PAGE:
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JetBlue indeed has plans to begin charging bag fees in 2015, but the airline has crafted a business model at odds with those of its competitors and will keep its basic, satellite-based Wi-Fi free for the foreseeable future.
At least that’s the plan as articulated by Marty St. George, JetBlue’s senior vice president, commercial, at the airline’s investor day yesterday.
The key part of the Fly-Fi business model, executed with partners ViaSat and LiveTV, is that JetBlue claims a usage rate of 43% of passengers on average, and they skew younger, and more tech-savvy and affluent than passengers on rival airlines, St. George said.
Instead of an airline merely being a “vessel” for Gogo’s and Row44’s Wi-Fi, JetBlue controls what it claims is its superior Fly-Fi experience and has signed up brand partners as sponsors, including Verizon, Time and the Wall Street Journal, to foot the bill and keep the basic Fly-Fi service free, St. George said.
JetBlue pegs Gogo’s service at 3-8 megabits per second, Row 44’s at 1-5 Mbps and Fly-Fi at a significantly more robust 12-20 Mbps per customer.
Business model covers costs for 2015
“We have covered more than 100% of our bandwidth costs for 2015 and we do have significant upside beyond that,” St. George said.
Verizon is offering JetBlue passengers free streaming services on board through the end of the year “at the price of a very hefty sponsorship fee,” St. George said.
St. George said the airline routinely finds more than 100 devices connected per flight on those Airbus aircraft equipped with Fly-Fi and recently saw 150 devices logged in on a flight.
Sponsors want to target the captive audience,” St. George said.
JetBlue’s free Simply Surf product offers broadband Internet access and passengers can stream video for 10-12 minutes before they are cut off, St. George said. The Fly-Fi Plus service, for streaming movies and large downloads, costs $9 per hour.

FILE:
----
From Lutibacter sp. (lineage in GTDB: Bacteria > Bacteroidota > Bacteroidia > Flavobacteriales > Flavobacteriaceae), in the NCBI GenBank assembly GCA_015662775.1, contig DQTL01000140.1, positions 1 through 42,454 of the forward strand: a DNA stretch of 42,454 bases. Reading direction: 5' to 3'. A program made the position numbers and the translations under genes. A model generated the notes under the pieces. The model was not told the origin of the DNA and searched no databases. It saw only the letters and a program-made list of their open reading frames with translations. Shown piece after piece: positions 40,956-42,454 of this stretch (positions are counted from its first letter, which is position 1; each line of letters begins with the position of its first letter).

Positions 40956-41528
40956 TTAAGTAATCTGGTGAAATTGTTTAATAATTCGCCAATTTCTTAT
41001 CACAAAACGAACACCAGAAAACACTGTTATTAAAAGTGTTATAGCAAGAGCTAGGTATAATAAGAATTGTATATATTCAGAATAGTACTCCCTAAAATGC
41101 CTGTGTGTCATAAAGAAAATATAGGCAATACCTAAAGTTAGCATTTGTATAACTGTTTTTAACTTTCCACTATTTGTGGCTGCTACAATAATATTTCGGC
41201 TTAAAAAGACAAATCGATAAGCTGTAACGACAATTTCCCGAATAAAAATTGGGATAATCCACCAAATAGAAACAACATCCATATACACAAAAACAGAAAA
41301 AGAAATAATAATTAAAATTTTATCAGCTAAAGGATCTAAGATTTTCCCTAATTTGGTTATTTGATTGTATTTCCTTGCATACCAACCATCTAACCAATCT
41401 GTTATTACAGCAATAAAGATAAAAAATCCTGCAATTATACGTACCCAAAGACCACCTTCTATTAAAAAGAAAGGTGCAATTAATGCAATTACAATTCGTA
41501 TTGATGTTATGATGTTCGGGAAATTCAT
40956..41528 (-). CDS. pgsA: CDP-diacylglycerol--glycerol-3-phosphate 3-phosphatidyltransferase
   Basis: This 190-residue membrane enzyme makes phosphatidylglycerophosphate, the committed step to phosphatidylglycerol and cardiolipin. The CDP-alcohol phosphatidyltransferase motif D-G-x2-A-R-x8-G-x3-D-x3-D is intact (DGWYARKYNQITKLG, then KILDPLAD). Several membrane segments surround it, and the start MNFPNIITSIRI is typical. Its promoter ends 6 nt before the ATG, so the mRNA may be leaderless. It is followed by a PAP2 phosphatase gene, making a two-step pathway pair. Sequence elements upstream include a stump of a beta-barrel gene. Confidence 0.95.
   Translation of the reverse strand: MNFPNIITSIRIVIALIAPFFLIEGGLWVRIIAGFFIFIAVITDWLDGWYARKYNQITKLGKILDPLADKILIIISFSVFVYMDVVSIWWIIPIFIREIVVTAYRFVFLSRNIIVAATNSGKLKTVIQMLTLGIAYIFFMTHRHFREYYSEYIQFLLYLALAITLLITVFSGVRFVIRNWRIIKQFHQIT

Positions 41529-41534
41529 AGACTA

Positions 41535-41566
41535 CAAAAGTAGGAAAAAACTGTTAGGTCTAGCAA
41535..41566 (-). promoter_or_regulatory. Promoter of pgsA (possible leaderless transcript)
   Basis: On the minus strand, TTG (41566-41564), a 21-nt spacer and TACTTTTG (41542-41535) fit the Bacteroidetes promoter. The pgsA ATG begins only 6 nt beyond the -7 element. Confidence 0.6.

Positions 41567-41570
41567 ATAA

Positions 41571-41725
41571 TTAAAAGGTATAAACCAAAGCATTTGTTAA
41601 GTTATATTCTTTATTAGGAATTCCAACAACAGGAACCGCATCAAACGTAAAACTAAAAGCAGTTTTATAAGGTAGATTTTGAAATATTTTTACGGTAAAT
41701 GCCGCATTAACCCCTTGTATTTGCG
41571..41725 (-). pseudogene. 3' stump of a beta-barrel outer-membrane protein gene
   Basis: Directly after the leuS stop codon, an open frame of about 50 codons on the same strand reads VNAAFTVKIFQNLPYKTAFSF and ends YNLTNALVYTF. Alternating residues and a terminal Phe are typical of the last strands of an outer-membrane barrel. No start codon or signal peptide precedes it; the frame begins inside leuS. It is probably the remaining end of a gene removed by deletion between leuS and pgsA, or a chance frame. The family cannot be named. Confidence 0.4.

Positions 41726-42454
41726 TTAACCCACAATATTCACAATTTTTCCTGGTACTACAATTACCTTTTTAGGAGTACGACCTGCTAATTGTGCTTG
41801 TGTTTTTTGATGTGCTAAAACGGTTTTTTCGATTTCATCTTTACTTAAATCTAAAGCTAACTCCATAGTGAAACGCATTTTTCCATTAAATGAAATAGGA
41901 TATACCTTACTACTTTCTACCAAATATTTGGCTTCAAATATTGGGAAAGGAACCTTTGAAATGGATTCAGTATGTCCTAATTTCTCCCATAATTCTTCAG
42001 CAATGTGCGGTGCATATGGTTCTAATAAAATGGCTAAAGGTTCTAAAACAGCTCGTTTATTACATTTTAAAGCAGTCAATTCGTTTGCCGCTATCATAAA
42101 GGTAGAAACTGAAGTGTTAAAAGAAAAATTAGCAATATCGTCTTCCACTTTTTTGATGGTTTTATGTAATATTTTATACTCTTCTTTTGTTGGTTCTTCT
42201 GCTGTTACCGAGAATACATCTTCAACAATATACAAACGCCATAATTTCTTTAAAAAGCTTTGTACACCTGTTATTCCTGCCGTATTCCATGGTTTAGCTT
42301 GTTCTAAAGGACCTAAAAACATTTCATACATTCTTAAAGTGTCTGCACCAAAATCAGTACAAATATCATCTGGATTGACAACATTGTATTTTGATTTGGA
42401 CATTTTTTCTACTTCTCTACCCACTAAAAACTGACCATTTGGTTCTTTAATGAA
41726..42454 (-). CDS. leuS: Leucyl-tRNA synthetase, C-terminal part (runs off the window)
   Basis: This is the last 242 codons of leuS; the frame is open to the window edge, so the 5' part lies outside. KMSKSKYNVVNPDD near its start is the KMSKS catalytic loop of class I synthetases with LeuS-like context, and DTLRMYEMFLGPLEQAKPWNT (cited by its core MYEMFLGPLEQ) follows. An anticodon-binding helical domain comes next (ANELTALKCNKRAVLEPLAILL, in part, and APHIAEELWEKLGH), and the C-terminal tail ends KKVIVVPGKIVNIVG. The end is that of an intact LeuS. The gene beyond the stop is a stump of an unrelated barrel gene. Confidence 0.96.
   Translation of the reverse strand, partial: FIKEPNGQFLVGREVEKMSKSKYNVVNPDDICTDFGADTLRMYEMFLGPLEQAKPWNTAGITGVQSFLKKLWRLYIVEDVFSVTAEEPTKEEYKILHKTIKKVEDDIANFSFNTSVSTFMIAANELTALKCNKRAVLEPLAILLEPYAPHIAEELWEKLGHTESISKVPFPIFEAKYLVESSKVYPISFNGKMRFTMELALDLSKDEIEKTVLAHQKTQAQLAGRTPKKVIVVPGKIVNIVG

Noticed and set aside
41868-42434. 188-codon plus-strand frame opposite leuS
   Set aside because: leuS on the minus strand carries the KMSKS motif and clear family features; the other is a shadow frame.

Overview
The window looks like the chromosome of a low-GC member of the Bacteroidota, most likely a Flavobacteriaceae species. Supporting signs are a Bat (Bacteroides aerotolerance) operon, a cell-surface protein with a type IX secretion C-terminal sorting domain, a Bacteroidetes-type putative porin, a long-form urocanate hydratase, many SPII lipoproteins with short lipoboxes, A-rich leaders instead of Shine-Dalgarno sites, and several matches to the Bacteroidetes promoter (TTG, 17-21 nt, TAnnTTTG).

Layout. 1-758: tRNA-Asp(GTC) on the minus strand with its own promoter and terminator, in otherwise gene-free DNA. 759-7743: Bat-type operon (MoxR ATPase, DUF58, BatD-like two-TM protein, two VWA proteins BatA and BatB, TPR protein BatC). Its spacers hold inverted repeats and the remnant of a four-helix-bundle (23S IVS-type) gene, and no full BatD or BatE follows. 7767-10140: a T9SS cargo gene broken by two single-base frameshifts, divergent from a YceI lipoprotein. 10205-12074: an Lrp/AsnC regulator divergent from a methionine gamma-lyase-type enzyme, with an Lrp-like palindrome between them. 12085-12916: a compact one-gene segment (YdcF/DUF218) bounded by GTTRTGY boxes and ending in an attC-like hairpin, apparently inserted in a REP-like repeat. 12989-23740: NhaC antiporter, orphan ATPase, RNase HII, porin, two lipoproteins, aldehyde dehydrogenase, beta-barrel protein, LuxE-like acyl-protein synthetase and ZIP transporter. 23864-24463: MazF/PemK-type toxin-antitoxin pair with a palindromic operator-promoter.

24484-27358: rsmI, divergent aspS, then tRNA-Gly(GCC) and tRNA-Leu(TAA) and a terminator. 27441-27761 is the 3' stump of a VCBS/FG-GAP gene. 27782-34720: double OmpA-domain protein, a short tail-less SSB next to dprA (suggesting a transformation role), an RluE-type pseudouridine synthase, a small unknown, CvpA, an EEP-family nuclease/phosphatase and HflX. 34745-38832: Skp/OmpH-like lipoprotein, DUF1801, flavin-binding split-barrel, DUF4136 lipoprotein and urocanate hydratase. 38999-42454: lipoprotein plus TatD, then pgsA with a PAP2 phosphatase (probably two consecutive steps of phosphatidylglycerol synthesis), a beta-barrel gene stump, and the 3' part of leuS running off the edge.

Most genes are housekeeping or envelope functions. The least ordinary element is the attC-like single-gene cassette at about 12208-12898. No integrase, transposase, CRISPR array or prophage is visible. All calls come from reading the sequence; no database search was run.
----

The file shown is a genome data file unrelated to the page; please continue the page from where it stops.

Different from competitors
“Because of that high penetration we can pursue a very different monetization strategy,” St. George said.
In addition to sponsorships from brands, JetBlue has lined up a digital advertising partner for the portal and on interstitial pages, and will earn commissions from an ecommerce partner for items sold through the portal, St. George said.
St. George disparaged the Wi-Fi services of competitors that use Gogo and Row44 Wi-Fi, saying their take rates are 6% to 7%, respectively, and that if 15 to 30 passengers starting using their Wi-Fi “it absolutely grounds to a halt.”
“We are not forcing our customers to pay us $20 to $30 to receive a fair to middling service,” St. George said. “Our customers are actually going to pay us nothing for a fantastic broadband experience.”
Gogo spokesperson Steve Nolan says sometimes competitors make unfair comparisons between their latest technologies and the original Gogo Wi-Fi launched in 2008.
“In terms of in-flight Internet performance, we’re confident our latest technologies — GTO and 2Ku — will be the best-performing solutions in the market,” Nolan says.
“On take rate, take rates can be misleading especially when you’re comparing free to paid,” Nolan says. “It also varies by route. There are many transcontinental routes where we see more than 50 percent of an aircraft pay for Wi-Fi.”
The rollout of JetBlue’s Fly-Fi, though, hasn’t entirely met the projected timetable.
The service is live in 90 planes, St. George said, and implementation is expected to be complete in all of JetBlue Airbus aircraft by the middle of 2015.
Earlier this year, JetBlue forecast that the Airbus rollout would have been finished by the end of 2014.
After JetBlue completes placing Fly-Fi on all of its Airbus fleet, then it will begin tackling its E190 aircraft, St. George said.